The device or system can further include an additional material (e.g., an electron transfer agent) disposed on the microneedle array or needle-type device. The electron transfer agent may comprise an enzyme, or a functional derivative thereof, which interacts with an analyte, such as an analyte present in a subject (e.g., a human). The enzyme may be selected from glucose oxidase (EC 126.96.36.199), lactose oxidase, galactose oxidase, enoate reductase, hydrogenase, choline dehydrogenase, alcohol dehydrogenase (EC 188.8.131.52), glucose dehydrogenase, etc.
The device or system may be for sample analysis. The device or system can further include one or more devices for delivery and/or removal of a species (e.g., an analyte or a therapeutic agent) to/from a subject (e.g., a human).
The device or system can further include a sensor in electrical communication with the microneedle array. The sensor can form, for example, a portion of a feedback loop for the system. The sensor may be coupled to the material containing an electron transfer agent and may be capable of detecting a change in an electrical parameter. The sensor may be selected from a resistor, a hall effect device, a capacitor, an inductor, a thermsistor, a differential amplifier, etc. The sensor can measure a change in an electrical parameter, such as capacitance, inductance, or resistance. In optional embodiments, the sensor measures change in a magnetic parameter or an optical characteristic.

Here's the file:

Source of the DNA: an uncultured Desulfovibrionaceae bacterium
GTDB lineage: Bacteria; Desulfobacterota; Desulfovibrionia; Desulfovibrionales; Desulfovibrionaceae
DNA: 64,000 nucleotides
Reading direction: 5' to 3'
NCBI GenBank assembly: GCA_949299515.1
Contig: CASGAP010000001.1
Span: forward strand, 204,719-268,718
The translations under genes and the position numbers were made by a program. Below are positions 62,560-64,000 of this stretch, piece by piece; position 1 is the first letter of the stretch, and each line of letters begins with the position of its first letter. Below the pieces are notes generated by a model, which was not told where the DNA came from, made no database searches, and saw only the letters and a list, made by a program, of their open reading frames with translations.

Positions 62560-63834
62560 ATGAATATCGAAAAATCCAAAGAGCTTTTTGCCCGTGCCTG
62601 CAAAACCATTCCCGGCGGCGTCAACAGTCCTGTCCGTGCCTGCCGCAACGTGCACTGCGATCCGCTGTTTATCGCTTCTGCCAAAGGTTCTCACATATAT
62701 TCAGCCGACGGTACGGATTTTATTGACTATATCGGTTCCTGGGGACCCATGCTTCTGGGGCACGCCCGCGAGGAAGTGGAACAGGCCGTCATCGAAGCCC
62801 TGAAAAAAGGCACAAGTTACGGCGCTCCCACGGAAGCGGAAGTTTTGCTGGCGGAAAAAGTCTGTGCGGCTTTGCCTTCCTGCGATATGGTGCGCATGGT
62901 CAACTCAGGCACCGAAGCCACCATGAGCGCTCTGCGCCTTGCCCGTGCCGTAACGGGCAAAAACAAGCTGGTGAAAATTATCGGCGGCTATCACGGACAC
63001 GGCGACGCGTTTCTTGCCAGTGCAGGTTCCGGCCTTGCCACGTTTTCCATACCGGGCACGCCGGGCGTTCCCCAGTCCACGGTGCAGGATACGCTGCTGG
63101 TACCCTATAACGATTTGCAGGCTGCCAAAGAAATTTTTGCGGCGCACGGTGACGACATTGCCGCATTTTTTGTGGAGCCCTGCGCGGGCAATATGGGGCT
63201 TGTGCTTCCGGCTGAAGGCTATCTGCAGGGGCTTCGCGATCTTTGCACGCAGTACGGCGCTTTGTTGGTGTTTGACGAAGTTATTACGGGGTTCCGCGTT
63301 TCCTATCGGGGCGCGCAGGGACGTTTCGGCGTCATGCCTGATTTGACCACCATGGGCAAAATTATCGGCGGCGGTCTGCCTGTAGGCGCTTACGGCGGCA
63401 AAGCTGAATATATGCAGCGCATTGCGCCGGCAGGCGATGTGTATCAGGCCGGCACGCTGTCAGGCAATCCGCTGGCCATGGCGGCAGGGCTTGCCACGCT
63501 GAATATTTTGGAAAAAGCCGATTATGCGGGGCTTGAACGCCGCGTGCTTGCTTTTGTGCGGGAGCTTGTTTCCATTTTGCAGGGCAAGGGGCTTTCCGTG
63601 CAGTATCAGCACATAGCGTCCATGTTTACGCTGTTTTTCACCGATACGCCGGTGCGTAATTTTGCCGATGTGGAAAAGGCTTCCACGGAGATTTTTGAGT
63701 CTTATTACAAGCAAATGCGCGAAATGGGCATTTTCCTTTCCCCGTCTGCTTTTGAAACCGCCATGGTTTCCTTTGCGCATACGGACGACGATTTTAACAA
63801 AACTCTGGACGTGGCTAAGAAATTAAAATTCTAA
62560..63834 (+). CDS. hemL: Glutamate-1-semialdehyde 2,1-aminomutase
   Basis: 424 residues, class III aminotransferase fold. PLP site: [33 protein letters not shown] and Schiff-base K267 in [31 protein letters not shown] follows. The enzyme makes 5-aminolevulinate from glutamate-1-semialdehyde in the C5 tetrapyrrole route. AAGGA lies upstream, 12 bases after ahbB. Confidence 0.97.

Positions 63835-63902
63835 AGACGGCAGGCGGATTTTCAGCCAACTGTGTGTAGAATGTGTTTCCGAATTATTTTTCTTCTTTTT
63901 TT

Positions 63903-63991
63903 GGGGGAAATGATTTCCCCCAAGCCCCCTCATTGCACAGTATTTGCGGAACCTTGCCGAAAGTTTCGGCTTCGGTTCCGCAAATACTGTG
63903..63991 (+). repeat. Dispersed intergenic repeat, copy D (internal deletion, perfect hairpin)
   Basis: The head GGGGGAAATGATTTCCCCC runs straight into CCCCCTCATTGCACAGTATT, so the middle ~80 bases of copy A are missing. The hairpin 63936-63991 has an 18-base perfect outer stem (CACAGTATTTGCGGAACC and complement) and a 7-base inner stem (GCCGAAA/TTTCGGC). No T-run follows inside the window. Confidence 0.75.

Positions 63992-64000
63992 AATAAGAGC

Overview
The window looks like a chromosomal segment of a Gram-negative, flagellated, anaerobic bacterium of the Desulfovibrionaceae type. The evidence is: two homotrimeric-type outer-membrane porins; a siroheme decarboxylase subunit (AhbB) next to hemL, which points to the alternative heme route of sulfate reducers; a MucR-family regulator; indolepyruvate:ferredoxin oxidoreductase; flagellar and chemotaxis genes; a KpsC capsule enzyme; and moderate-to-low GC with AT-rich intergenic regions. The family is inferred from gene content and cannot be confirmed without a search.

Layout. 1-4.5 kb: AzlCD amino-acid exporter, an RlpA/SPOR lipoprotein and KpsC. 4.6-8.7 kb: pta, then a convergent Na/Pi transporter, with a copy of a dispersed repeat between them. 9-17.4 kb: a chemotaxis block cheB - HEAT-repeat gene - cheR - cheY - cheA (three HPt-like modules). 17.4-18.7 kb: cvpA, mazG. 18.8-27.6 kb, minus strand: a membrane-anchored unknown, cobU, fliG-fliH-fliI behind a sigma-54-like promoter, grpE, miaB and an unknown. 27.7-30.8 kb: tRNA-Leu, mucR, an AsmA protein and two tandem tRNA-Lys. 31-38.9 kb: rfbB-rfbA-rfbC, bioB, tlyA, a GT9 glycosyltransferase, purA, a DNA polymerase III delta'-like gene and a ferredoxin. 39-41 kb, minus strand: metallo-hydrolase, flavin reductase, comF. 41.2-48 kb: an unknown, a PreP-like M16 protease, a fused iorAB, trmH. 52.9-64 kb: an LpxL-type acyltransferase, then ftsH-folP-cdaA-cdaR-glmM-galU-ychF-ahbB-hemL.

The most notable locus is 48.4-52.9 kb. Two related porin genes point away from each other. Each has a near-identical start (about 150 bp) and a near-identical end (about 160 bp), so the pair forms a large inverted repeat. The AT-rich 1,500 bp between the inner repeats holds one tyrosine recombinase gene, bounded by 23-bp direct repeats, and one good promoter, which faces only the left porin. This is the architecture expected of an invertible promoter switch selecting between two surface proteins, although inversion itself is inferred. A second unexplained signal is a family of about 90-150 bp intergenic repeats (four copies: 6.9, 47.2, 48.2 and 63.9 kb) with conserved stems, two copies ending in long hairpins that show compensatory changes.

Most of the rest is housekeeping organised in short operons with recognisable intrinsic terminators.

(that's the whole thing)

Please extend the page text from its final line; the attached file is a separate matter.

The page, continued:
The device or system may further comprise a delivery mechanism for delivering a medicant through the microneedle in response to a detected change in an electrical parameter. The device or system may further comprise a dose control system for controlling as a function of a change in an electrical parameter a dose to deliver. The device or system may further comprise a visual display for generating a visual indication of a detected change in an electrical parameter. The device or system may further comprise an audio indicator for generating an audio signal to indicate a detected change in an electrical parameter.
In a further aspect, the invention provides a patch including a substrate, a plurality of microneedles formed on the substrate, and a membrane disposed on the substrate.